We dined at a variety of casual and upscale restaurants in St John’s, each committed to serving local and sustainable seafood. Meet our hosts:
Roary MacPherson, executive chef, Sheraton Hotel
“I grew up on a farm in Highlands, Newfoundland, and I’ve been in the culinary industry for 27 years. My philosophy around seafood is: Fresh is best. Also, every piece of the fish should be utilized, not just the higher-end portions.
At the Sheraton, we get rave reviews for our seafood platter. We use a very simple preparation: pan-frying with no marinades, so you get the true flavour of the fish. It’s a real representation of Newfoundland.
I’d love to see more local restaurants going beyond salmon and cod and using more diverse species like turbot, yellowtail, flounder and whelk. A lot of those fish are going to international markets right now.”
Todd Perrin, chef co-owner, Mallard Cottage
“I was raised just outside of St John’s, in Longspond. I graduated from Prince Edward Island’s Culinary Institute of Canada almost 20 years ago, then worked in Stratford, Ontario, then for Canadian Pacific hotels across the country, and in Switzerland, before moving back to Newfoundland, around 2000. I got my first restaurant about 12 years ago, then more recently, Mallard Cottage.
Being in Newfoundland—an island in the middle of the North Atlantic—I think we have to try to use as much of our own local resource as we can get our hands on. One of the fish dishes typically on our menu is pan-seared cod on bean cassoulet, made with white beans, bacon and local greens.
In future, I’d like to see more accessibility to fish we catch on our shores, so we can offer that direct connection to Newfoundland fish and Newfoundland itself.”
Shaun Hussey, executive chef and co-owner, Chinched
“I grew up in Conception Bay South, and got my culinary training on Prince Edward Island, then worked across the US and in St Martin, Dutch West Indies, before taking a job on Fogo Island, back home in Newfoundland. My wife Michelle [Leblanc] and I opened our restaurant Chinched, in St John’s, in 2010.
Being from Newfoundland, I think there’s no reason to go outside our own province for fish, even though our government doesn't make it easy to acquire product. At Chinched, everyone seems to love the potato-wrapped cod: our version of fish and chips. Instead of doing the fish in batter, we wrap it in very thin strings of potato then fry it till it’s crispy.
Hopefully we can change the current legislation around direct sales, and there will be a whole world of new product available for all the restaurants in St John’s. There is a market for this here now—in the last five or six years the scene has changed.”
Andrea Maunder, pastry chef and owner, Bacalao
“I was born and raised in St. John’s, but I’ve lived and worked all over the country—Toronto, Ottawa, Victoria and Vancouver. I grew up on acres of family land where all sorts of wild and cultivated berries, fruit and vegetables grew, so I developed an early understanding of the value of local food and an appreciation of seasonality. I am a sommelier and self-taught pastry chef.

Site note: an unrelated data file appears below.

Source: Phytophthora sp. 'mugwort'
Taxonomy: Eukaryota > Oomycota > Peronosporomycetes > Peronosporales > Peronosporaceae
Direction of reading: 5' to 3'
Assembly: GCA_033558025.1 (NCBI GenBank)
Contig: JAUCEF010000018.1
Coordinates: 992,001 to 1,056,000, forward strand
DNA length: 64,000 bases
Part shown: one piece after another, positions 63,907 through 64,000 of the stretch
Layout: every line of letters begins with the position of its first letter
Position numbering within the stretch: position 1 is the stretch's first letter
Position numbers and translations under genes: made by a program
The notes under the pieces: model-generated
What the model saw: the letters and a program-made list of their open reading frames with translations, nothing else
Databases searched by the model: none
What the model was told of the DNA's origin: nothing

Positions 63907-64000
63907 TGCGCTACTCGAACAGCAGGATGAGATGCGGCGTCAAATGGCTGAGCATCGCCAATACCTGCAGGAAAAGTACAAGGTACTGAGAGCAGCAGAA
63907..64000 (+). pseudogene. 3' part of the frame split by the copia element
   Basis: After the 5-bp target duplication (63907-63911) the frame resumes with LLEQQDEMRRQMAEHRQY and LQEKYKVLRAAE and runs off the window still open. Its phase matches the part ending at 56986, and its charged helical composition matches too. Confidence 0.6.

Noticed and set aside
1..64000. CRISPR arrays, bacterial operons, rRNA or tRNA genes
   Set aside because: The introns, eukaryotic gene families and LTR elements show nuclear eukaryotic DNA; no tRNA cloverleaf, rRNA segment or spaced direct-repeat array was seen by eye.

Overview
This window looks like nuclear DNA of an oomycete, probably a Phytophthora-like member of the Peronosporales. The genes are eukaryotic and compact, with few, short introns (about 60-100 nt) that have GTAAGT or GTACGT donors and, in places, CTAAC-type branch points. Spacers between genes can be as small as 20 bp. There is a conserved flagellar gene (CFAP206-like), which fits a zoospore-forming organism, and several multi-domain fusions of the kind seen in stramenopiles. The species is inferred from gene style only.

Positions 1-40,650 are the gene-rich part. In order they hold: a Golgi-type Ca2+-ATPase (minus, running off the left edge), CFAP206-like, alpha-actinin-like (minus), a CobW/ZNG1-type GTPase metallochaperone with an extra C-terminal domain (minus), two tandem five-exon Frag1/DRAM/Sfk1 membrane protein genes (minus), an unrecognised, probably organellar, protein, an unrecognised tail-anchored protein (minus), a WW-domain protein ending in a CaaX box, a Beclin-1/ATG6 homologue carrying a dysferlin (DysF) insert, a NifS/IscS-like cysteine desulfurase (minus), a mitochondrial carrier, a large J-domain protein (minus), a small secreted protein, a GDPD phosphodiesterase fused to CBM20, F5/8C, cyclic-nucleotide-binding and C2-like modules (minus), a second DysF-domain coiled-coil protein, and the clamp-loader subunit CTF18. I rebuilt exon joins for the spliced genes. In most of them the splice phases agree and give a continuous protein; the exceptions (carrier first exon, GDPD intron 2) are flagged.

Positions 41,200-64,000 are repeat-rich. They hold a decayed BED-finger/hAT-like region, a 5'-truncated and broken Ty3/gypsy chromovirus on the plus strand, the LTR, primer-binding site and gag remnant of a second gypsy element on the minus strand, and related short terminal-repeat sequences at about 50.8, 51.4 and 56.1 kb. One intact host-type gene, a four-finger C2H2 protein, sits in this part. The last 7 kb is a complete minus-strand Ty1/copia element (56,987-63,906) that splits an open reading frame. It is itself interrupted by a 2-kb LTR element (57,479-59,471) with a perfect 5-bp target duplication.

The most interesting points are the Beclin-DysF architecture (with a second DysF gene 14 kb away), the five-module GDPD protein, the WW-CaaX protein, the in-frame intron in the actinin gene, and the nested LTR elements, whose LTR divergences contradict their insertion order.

I returned home in 2007 with the plan to open Bacalao, the first restaurant in Newfoundland to elevate traditional Newfoundland cuisine to a fine-dining level, with a hyper-local focus.
At Bacalao, we serve only local seafood, and we focus on what is fresh and in season. One of our signature dishes is a gorgeous riff on a very traditional and rustic dish: salt fish and scruncheons. Bacalao is named for salt fish, and it is our logo. Salt fish is the traditional food of Newfoundland—our history and culture were built on it. At our restaurant we begin with cod from Fogo Island, caught using the sustainable cod pot method. We house-salt it with the skin on. It is olive oil-poached and served with house-cured local pork belly, gnocchi, and a BBQ sauce made using locally roasted coffee. Sensational!”
Jeremy Charles, executive chef co-owner Raymonds and the Merchant Tavern
“I was born in St John’s and grew up in Mount Pearl. I’ve been cooking since I was 20, and I cooked in Montreal and Chicago before I came back home, about nine years ago. I guess the highlights [of my career] have been being able to cook back home in Newfoundland and also showcasing all the wonderful food we have here, across Canada.
When it comes to seafood, at Raymonds and the Merchant Tavern, our philosophy is to choose sustainable wherever possible and to support local fishermen. At Raymonds we do platters where we’re able to showcase some of the beautiful seafood we have—a selection of whelk, shrimp, lobster, snow crab, sea urchin, and scallops all from here.
My hope for the future is that we can find a way to purchase directly from fishermen and go up to the wharf and take whatever seafood we want without having to go through so many different people. That would cut down on wastage and showcase so many products, beyond the cod fish.”
(Photos: Rick O'Brien)